12. It is done. The Haynes Space Shuttle book is on the way. I couldn't help myself though. I had to add in the ISS book too. There is so much info on the web but having someone sift through it and put it in book form is so much better.
  13. I wondered about the Haynes Space Shuttle book. I was even going to post a question here about it, asking if it was any good. Sounds like I should get it. Thanks for the recommendations Eric. My interest in the SV has not waned but I have found myself looking at other projects. There is just so much to learn about. I have been reading and watching videos on the Shuttle and ISS. I know at some point I will want to model them. Speaking of watching videos. I recently upgraded my TV. I had an early HD model. It was an old picture tube type. It worked great, a little small for my aging eyes but I saw no reason to replace it. When I watched youtube it was always in front of the computer or with the IPad. With either it wasn't a lot of fun. Small picture and poor quality. I could only tolerate it for a few minutes. As a consequence I did not watch youtube often. Well, the TV finally died. I bought a replacement and it is a smart TV. I can now watch youtube sitting in a proper chair and the picture is big and clear. I am blown away with the amount of space content. I really see no way to ever run out of stuff to watch. BTW, have you seen this video? It is a reentry test for the Orion space capsule. The video is shot from within. Pointed out the window in the top. To many it may seem boring but I loved it.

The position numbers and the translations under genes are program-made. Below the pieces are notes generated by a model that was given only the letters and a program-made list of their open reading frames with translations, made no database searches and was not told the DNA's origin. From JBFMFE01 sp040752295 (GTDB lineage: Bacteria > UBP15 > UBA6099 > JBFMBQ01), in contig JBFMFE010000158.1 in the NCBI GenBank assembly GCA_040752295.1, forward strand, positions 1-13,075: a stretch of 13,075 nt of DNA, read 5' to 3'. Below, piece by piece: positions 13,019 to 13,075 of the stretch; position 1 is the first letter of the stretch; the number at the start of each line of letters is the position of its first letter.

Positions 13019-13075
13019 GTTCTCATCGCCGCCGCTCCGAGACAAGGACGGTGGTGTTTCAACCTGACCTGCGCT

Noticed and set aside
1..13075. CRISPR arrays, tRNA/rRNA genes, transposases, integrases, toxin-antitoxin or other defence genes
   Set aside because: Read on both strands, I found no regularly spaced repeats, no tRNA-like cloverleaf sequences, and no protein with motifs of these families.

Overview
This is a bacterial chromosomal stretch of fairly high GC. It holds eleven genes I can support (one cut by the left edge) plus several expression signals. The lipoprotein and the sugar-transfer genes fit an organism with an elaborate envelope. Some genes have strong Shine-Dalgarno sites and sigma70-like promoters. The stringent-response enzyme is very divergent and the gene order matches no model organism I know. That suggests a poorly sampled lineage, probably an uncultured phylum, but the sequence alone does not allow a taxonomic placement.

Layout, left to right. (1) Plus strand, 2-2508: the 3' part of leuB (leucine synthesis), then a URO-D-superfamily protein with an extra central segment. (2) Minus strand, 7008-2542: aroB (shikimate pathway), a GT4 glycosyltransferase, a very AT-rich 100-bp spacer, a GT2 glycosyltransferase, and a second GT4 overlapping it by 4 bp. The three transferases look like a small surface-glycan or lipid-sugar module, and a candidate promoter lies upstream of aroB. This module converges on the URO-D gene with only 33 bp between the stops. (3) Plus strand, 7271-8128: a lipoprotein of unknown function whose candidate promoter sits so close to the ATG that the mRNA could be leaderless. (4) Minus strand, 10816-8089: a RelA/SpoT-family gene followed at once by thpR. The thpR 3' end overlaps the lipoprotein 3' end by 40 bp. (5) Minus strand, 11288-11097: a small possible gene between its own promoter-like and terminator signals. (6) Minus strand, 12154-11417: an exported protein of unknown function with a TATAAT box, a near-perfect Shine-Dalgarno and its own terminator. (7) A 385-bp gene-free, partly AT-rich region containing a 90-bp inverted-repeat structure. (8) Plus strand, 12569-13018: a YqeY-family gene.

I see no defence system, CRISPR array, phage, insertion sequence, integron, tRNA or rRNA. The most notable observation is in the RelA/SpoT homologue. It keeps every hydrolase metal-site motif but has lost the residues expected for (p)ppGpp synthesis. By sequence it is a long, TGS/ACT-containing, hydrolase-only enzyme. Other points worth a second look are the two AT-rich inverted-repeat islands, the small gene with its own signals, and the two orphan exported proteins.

14. I have just finished Spaceman by Mike Massimino. I just want to say what a great book. It has so much to offer. If you are a tech nerd and like space related anything (you are, you are reading this) then what a great way to get an inside story from a contemporary astronaut. If you like an inspiring story then this is also highly recommended. This book should really find its way into the hands of young people. There are so many life lessons to be found. The two greatest: find and follow your passion and give up only after you have given it everything (everything means that you basically don't give up). He tells his story in a way that it is interesting and captivating to a wide audience. You don't have to be interested in space exploration or the space shuttle or techy nerdy stuff to enjoy or benefit from this book. BTW, I listened to the audiobook. He narrates himself and does an excellent job. You really feel his passion. At the recommendation of TimB I have a copy of the Haynes Saturn V book (owners workshop manual). I have read it almost entirely through. I am someone that has come late to the game with little specific knowledge of the Apollo program (NASA and its program in general, to be more precise) and have found this book to be a great place to start. I have nothing to really compare it to but I feel like it is a great introduction with a lot of info. At the recomendation of GordonD, TimB and Eric Mc, I have many books to look forward to. Thanks guys Greg